Attorneys for Adnan Syed, who was freed from prison last year and had all charges dropped in the 1999 slaying of his ex-girlfriend, asked an appeals court on Wednesday to reconsider the reinstatement of his murder conviction.
Syed was originally convicted in 2000 of murdering 18-year-old Hae Min Lee, who was found strangled to death in a shallow grave at Baltimore’s Leakin Park.
He maintained his innocence for years and the case garnered national attention after the true crime podcast “Serial” profiled him in 2014.
Last September, a judge vacated his life sentence at the request of former Baltimore State’s Attorney Marilyn Mosby. All charges were dropped in October.
But last month, an appellate court reinstated his murder conviction, arguing that a lower court failed to give sufficient notice to Hae’s family members about the motion to vacate the sentence.
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Young Lee, the victim’s brother, said that he was only given notice of prosecutors’ request to vacate the sentence three days before the hearing and did not have time to travel from his home in California, forcing him to attend court remotely.
“The Appellate Court of Maryland upheld victims’ rights in its recent ruling. Adnan Syed would like the Court to change its mind and declare harmless error when rights are violated,” David Sanford, an attorney for Hae’s family, told Fox News Digital in a statement.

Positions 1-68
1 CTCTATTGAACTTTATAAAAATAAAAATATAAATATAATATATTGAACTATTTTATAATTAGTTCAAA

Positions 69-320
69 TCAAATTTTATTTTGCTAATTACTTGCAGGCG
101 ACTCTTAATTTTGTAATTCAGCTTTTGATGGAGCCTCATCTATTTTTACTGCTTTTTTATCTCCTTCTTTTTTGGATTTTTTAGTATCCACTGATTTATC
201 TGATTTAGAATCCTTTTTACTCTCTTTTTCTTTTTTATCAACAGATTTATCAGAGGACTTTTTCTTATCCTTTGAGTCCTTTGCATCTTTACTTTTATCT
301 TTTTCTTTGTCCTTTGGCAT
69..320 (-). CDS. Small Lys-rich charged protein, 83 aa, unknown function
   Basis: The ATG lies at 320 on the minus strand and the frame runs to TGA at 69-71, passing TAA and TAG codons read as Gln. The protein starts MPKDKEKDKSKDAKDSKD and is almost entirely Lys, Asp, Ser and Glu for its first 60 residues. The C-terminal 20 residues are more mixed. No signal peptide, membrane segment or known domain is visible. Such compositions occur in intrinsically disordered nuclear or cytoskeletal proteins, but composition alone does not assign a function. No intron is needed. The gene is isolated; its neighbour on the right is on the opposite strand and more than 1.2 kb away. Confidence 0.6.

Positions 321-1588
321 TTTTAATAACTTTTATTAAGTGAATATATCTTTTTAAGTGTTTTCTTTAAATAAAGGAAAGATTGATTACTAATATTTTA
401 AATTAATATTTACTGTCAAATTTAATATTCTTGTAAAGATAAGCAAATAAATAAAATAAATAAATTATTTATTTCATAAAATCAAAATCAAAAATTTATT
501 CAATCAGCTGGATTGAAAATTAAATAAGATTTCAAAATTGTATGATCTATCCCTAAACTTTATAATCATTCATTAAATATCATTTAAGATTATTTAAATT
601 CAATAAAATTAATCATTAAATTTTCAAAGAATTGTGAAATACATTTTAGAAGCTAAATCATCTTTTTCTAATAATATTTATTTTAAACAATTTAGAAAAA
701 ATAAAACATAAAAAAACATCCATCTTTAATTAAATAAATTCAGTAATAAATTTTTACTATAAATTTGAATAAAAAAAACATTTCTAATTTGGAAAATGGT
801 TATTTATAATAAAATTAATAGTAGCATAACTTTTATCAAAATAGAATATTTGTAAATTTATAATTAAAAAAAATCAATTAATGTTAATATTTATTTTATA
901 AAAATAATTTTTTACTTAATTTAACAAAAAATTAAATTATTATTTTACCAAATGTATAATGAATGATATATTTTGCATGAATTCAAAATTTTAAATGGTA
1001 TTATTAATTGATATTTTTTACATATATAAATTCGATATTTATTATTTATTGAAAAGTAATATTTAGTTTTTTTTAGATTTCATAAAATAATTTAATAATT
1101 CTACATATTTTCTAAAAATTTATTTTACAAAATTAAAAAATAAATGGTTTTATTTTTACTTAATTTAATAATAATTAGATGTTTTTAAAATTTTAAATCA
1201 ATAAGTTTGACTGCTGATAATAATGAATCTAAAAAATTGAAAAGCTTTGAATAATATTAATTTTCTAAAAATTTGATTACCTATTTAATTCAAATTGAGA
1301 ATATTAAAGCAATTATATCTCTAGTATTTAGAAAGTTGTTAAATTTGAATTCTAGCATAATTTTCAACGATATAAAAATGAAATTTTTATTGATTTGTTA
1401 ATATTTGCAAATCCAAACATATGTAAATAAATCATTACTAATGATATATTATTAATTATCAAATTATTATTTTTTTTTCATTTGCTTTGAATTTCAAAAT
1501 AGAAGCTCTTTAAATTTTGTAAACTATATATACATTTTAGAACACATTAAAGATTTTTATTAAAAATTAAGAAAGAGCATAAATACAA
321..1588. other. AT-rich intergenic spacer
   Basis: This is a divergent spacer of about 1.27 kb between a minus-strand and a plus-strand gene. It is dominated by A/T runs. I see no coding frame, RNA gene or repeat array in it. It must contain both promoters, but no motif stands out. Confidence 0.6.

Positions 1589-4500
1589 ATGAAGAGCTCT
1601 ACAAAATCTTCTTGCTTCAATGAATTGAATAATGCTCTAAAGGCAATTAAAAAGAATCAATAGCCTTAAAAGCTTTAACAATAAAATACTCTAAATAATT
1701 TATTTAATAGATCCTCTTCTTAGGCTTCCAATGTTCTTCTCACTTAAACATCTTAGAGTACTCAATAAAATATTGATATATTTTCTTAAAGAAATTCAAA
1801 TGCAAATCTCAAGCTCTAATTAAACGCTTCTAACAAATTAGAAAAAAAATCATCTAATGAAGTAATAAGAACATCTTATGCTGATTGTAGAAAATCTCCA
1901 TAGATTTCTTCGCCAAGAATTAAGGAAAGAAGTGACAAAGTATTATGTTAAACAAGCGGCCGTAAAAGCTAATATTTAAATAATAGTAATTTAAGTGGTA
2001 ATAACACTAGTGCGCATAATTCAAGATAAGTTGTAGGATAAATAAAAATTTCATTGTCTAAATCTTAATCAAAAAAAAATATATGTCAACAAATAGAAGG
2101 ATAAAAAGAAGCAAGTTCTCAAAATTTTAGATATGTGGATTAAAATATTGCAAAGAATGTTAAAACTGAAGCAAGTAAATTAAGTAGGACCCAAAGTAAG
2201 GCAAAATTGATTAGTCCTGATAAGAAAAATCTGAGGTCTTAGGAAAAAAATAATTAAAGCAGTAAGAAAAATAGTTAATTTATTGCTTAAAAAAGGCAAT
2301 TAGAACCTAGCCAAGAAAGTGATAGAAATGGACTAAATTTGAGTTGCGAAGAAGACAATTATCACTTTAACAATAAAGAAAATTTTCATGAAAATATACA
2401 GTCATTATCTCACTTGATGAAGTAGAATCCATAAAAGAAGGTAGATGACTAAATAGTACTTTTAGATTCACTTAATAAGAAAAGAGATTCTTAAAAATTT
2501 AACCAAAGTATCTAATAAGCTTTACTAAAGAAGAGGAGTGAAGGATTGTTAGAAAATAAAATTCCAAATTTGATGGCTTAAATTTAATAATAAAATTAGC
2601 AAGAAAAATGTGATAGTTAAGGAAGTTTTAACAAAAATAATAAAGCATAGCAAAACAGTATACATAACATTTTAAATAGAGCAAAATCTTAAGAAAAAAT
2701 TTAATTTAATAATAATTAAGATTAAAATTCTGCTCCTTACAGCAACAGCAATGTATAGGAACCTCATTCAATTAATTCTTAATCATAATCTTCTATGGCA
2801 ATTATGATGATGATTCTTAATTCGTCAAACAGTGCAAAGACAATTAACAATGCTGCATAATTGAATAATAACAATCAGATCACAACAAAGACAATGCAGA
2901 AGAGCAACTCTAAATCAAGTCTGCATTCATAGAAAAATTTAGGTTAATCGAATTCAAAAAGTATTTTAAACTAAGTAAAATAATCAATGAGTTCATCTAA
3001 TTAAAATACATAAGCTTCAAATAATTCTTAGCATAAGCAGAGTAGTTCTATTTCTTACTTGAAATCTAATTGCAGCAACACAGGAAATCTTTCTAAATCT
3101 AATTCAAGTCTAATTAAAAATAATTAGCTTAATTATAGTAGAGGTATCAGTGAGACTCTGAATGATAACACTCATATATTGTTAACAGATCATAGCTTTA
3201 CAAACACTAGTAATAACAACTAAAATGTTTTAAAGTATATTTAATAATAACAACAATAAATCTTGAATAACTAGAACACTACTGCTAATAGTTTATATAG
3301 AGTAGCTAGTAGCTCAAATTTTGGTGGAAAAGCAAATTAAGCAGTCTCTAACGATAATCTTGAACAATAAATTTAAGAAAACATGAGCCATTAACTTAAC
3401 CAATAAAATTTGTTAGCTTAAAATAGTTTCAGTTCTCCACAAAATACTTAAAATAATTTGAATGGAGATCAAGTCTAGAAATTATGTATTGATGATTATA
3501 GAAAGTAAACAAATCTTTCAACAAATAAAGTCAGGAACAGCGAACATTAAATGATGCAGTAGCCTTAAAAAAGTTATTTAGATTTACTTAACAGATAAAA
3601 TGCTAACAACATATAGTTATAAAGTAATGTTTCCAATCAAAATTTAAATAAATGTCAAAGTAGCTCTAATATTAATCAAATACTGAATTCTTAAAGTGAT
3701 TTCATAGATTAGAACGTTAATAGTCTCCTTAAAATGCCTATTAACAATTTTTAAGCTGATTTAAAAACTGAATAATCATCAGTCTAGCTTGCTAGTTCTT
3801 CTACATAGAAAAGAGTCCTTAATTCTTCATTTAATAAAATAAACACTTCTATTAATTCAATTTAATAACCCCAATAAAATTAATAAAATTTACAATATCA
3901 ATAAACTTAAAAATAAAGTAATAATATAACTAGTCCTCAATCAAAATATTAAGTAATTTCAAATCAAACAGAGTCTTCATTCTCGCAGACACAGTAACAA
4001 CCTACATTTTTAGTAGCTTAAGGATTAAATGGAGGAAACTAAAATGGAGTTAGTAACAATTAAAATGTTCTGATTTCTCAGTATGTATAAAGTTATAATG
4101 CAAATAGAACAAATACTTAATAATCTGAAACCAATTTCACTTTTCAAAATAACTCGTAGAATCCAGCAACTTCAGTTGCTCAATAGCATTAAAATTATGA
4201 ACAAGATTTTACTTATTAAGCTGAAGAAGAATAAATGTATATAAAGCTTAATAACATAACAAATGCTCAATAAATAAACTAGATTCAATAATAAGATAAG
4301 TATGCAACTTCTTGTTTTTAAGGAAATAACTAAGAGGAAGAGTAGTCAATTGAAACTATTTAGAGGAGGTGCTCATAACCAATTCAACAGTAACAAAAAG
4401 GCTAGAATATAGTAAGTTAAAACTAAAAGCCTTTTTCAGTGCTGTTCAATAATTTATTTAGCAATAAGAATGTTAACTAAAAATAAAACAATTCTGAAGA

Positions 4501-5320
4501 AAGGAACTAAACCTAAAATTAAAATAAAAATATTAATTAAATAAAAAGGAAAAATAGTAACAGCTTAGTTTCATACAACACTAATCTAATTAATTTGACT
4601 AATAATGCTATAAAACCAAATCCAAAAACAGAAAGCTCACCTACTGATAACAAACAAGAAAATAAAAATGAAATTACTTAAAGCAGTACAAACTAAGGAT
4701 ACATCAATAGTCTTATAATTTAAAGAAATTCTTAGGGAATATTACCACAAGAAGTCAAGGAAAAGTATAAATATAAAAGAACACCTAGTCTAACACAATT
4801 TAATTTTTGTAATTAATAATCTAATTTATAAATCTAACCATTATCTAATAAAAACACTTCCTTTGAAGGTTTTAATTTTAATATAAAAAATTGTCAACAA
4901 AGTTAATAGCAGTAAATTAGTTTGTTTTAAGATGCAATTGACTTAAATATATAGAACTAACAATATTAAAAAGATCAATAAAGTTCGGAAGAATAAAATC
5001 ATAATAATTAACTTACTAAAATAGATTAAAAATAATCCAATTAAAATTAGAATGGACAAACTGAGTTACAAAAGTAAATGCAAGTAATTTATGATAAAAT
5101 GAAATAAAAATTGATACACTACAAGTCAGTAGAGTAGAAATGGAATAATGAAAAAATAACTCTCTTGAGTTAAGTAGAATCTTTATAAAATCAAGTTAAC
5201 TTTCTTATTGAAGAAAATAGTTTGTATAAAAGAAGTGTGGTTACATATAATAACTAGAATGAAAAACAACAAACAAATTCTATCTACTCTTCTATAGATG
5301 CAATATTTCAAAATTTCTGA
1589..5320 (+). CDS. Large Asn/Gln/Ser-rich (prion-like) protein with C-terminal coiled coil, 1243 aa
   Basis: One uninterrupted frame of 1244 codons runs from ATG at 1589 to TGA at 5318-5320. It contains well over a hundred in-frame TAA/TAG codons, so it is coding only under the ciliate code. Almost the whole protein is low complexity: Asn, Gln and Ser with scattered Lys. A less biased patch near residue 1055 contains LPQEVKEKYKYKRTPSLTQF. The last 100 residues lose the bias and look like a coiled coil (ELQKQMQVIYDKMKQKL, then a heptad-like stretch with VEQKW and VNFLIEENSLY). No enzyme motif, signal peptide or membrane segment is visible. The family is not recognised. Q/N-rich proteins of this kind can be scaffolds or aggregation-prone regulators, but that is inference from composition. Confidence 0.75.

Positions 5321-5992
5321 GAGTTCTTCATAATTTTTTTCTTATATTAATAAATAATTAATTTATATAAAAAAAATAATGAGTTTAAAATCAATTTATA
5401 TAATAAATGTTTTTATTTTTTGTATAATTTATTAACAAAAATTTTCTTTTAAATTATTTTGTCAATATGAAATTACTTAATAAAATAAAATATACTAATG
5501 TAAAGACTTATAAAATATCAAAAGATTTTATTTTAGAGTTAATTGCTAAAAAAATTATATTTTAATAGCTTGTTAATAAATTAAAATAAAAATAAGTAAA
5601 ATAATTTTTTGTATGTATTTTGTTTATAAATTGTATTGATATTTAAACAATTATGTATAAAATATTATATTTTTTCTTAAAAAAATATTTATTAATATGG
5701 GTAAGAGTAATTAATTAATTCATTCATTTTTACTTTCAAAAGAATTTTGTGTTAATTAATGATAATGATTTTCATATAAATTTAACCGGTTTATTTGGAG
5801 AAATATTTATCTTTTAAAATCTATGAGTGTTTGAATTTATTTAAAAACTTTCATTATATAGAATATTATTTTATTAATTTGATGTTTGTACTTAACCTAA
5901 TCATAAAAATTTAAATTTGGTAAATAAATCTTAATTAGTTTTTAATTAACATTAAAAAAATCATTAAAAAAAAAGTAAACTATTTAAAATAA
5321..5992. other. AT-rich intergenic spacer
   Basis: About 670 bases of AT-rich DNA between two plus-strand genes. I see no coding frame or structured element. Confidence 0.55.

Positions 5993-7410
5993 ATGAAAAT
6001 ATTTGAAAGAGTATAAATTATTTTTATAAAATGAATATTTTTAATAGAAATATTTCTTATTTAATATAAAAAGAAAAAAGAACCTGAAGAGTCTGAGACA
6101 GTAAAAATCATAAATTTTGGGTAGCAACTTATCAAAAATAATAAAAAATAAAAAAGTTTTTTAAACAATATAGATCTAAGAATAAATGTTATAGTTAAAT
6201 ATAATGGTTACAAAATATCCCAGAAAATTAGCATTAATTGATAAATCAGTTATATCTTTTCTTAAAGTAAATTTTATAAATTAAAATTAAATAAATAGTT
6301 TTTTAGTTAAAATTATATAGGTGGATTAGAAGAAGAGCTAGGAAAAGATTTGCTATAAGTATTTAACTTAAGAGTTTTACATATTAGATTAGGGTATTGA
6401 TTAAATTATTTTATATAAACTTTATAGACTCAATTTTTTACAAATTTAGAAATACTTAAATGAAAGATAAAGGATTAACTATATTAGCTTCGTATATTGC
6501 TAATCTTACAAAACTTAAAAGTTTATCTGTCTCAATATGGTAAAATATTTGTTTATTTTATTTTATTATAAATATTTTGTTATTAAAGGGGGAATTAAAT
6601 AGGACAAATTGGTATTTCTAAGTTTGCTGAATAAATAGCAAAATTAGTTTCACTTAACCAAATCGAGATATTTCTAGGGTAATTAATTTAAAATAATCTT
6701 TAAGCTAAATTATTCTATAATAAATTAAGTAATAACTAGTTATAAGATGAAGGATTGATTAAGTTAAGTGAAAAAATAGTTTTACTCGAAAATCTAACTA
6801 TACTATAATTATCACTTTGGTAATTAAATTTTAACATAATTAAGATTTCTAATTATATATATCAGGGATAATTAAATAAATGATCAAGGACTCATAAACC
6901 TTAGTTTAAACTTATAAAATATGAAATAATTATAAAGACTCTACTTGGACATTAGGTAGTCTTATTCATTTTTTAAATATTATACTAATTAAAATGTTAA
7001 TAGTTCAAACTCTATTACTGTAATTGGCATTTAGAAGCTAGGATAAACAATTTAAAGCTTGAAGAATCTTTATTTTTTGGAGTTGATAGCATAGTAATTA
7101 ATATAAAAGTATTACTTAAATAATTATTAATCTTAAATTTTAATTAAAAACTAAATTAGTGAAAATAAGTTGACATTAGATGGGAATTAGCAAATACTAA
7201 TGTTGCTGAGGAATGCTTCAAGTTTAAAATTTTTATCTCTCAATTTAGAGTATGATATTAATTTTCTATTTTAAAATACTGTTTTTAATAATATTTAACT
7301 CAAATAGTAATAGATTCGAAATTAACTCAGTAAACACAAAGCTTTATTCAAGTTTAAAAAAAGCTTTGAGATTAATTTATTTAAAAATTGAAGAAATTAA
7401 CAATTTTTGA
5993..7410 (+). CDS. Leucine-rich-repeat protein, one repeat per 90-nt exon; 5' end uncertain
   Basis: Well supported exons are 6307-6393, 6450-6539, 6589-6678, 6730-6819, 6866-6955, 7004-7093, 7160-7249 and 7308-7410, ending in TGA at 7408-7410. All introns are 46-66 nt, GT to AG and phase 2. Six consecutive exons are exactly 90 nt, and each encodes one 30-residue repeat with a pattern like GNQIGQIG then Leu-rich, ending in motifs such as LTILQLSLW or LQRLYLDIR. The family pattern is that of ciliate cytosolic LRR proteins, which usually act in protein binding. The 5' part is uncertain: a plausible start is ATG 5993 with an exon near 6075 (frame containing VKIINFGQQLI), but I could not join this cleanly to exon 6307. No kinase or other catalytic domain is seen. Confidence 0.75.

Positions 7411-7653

“The Maryland Constitution and the collective wisdom of the Maryland State Legislature recognize victims’ rights as being an essential part of the legal fabric of Maryland. We have confidence that the Appellate Court will uphold those rights again.”
Syed remains free as the appellate court’s 2-1 decision last month was stayed for 60 days. The 41-year-old man had served 22 years of a life sentence when he was released from prison.
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Prosecutors said that they used “advanced DNA” testing to determine that Syed was not responsible for Hae’s murder. They also pointed to multiple other potential suspects, one who had allegedly threatened Hae and another who was connected to an address where her car was later discovered.
“The state no longer has confidence in the integrity of the conviction,” prosecutors said.
The Associated Press contributed to this report.